Vidalia keeps holiday tradition alive with Memorial Day parade

Published 12:14 am Friday, June 3, 2016

In a region filled with spectacular views, few equal the view of the annual Memorial Day parade crossing the Mississippi River bridge.

What starts with about 100 people marching down Magnolia Street in Vidalia, quickly grows into a large mass of people headed across the river toward the Natchez National cemetery.

Memorial Day parade organizer Eddie Coleman calls the parade a “phenomenon.” After seeing the wave of people crest the bridge Monday morning, I cannot disagree.

Email newsletter signup

The sight of hundreds of people cross into Mississippi all to pay honor and respect to the men and women who died to protect our country is a humbling sight. It is especially gratifying to know that residents from Vidalia have been marching to the Natchez National Cemetery for 150 years. Without Vidalia there would be no Memorial Day parade like we know it today.

As far back as 1867, Vidalia residents gathered at the ferry landing to cross the Mississippi River to the boat landing in Natchez. From Natchez-Under-the-Hill the parade continued up Silver Street and continued to the cemetery. Residents started marching the entire way to the cemetery after the first Mississippi River bridge was built in 1940.

Memorial Day parades were once commonplace in towns and cities across America. Many are no more, which makes Vidalia’s longevity even more incredible.

The history of the parade caught the attention of James Theres, a historian and speechwriter for the National Cemetery Administration, who traveled from Washington, D.C., to see the parade and speak to the Memorial Day crowds gathered at the Natchez National Cemetery.

Theres said his research shows that the parade that originates in Vidalia is the oldest continuously running Memorial Day celebration in the U.S. To document and commemorate the event, Theres arranged for film crews to come to the Miss-Lou to cover the event.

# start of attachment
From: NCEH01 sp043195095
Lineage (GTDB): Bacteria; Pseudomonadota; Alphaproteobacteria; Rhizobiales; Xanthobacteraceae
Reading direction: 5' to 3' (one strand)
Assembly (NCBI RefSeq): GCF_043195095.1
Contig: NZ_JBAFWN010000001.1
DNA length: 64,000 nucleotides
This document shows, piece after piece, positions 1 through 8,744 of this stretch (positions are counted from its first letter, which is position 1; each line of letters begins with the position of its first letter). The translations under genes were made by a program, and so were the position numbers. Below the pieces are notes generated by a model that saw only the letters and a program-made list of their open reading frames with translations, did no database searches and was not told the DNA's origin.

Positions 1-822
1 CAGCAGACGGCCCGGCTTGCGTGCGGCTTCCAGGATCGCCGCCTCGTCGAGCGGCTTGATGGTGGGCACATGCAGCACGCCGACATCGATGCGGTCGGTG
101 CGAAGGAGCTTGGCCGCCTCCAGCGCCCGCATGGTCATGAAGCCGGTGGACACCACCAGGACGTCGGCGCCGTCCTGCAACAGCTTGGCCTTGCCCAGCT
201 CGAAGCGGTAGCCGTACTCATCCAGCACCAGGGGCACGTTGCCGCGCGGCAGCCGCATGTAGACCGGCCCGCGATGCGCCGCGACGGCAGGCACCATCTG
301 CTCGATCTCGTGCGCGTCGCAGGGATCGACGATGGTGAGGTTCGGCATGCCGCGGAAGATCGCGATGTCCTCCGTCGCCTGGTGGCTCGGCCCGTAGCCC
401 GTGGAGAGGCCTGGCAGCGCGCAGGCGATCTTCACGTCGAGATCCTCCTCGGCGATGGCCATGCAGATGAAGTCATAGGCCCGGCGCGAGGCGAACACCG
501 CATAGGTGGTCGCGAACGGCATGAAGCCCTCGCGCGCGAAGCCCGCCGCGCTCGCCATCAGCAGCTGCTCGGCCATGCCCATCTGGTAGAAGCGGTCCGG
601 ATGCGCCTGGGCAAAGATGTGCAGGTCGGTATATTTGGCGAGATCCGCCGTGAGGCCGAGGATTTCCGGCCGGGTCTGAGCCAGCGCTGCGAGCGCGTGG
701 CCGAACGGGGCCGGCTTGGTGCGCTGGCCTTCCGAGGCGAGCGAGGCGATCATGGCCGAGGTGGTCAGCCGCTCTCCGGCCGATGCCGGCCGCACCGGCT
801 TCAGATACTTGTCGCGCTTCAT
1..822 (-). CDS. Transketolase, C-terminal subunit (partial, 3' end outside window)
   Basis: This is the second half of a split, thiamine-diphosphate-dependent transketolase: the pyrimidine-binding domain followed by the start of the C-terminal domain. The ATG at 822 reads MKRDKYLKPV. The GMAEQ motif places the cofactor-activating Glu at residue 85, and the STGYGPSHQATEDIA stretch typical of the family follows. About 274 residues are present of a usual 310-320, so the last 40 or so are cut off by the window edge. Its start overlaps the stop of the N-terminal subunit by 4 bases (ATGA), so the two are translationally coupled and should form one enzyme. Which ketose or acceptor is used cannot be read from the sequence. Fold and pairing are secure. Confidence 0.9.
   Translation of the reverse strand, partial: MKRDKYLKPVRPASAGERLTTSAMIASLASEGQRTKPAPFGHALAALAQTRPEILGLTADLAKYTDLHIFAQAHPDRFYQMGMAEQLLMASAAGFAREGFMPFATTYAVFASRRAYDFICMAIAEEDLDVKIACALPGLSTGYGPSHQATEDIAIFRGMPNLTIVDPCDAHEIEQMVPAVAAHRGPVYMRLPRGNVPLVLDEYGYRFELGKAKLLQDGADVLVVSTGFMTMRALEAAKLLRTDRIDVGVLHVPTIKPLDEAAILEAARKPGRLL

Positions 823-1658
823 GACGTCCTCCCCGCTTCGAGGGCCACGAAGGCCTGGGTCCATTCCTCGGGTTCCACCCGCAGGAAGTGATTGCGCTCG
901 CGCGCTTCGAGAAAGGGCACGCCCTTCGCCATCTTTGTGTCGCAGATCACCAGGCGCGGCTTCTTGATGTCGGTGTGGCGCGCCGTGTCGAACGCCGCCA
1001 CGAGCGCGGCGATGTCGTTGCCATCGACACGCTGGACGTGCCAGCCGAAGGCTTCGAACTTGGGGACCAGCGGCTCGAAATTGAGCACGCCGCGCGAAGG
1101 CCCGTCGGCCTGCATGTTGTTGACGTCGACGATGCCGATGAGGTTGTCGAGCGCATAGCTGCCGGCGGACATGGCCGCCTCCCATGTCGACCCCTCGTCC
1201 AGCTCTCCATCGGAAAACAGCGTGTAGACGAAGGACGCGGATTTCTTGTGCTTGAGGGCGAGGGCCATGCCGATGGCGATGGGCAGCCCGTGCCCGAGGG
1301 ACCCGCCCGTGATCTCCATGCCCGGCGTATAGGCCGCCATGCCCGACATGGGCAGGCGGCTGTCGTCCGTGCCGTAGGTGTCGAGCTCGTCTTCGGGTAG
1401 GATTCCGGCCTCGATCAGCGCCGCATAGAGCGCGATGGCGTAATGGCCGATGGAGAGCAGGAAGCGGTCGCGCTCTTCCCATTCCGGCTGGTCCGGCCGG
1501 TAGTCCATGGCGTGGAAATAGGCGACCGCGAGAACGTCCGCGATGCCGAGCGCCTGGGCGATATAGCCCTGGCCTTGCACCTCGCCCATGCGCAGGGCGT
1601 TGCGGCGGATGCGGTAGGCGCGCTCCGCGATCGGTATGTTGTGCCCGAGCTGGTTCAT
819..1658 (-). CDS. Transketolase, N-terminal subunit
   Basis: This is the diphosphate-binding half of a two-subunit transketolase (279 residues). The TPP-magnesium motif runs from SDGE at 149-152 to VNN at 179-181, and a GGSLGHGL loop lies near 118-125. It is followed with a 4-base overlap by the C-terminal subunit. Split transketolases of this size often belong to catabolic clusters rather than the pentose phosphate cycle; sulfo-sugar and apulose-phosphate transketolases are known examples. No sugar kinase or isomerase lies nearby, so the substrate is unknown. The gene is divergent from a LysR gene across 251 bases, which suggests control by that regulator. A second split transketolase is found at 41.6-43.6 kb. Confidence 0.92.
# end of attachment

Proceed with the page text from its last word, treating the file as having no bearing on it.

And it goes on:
Members of the Louisiana National Guard Youth Challenge Program traveled from Alexandria, La., to be a part of the parade’s 150th anniversary.

Also helping to mark this year’s event were La. Rep. Andy Anders from Clayton, U.S. Rep. Ralph Abraham from Alto, La., and U.S. Rep. Charles Boustany from Lafayette, La. The three lawmakers marched behind the color guard, leading the hundreds of other residents who joined along the way.

Even though there was great attention from many who live and work outside of the Miss-Lou, the stars of the parade were the many local organizers and residents from Vidalia who work hard to celebrate, honor and respect the veterans to whom the Memorial holiday is dedicated.

Each year, members of Veterans of Foreign Wars Post 590 and the Woman’s Relief Corps. lead the organization effort.

Local youth organize a marching band filled with drums, cymbals, trumpets and other instruments. Joining them is a group of young women who practice their dance moves for weeks in advance.

They begin the day in Vidalia with the “Star Spangled Banner” and march and dance all the way to the Natchez National Cemetery where they end playing a beautiful rendition of “Nearer my God to Thee.”

The parade originates in Vidalia and concludes in Natchez, but the veterans who sacrificed all for freedom are the most important part. Thanks to all who help us not forget each Memorial Day holiday


Ben Hillyer is the news editor of The Natchez Democrat. He can be reached at 601-445-3540 or by email at